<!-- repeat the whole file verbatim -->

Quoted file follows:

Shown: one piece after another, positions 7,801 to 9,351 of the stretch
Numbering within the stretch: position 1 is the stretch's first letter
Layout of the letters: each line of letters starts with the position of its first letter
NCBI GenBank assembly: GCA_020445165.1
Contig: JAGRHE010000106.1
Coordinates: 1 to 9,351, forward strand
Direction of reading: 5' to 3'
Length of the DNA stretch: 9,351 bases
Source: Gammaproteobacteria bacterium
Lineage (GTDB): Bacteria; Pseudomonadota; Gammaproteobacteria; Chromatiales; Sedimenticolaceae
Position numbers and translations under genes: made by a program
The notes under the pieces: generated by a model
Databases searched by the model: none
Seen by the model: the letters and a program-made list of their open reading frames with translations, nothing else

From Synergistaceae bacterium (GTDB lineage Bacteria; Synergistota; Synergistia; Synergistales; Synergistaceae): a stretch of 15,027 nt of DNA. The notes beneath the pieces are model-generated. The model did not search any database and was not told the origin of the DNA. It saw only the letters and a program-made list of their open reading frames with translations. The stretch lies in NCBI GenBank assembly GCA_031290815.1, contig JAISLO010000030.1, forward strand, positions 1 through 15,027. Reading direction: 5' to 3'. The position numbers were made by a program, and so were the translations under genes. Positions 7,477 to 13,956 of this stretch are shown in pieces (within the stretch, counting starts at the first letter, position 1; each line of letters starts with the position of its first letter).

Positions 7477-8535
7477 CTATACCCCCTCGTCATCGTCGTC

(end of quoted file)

Shown: one piece after another, positions 7,801 to 9,351 of the stretch
Numbering within the stretch: position 1 is the stretch's first letter
Layout of the letters: each line of letters starts with the position of its first letter
NCBI GenBank assembly: GCA_020445165.1
Contig: JAGRHE010000106.1
Coordinates: 1 to 9,351, forward strand
Direction of reading: 5' to 3'
Length of the DNA stretch: 9,351 bases
Source: Gammaproteobacteria bacterium
Lineage (GTDB): Bacteria; Pseudomonadota; Gammaproteobacteria; Chromatiales; Sedimenticolaceae
Position numbers and translations under genes: made by a program
The notes under the pieces: generated by a model
Databases searched by the model: none
Seen by the model: the letters and a program-made list of their open reading frames with translations, nothing else

From Synergistaceae bacterium (GTDB lineage Bacteria; Synergistota; Synergistia; Synergistales; Synergistaceae): a stretch of 15,027 nt of DNA. The notes beneath the pieces are model-generated. The model did not search any database and was not told the origin of the DNA. It saw only the letters and a program-made list of their open reading frames with translations. The stretch lies in NCBI GenBank assembly GCA_031290815.1, contig JAISLO010000030.1, forward strand, positions 1 through 15,027. Reading direction: 5' to 3'. The position numbers were made by a program, and so were the translations under genes. Positions 7,477 to 13,956 of this stretch are shown in pieces (within the stretch, counting starts at the first letter, position 1; each line of letters starts with the position of its first letter).

Positions 7477-8535
7477 CTATACCCCCTCGTCATCGTCGTC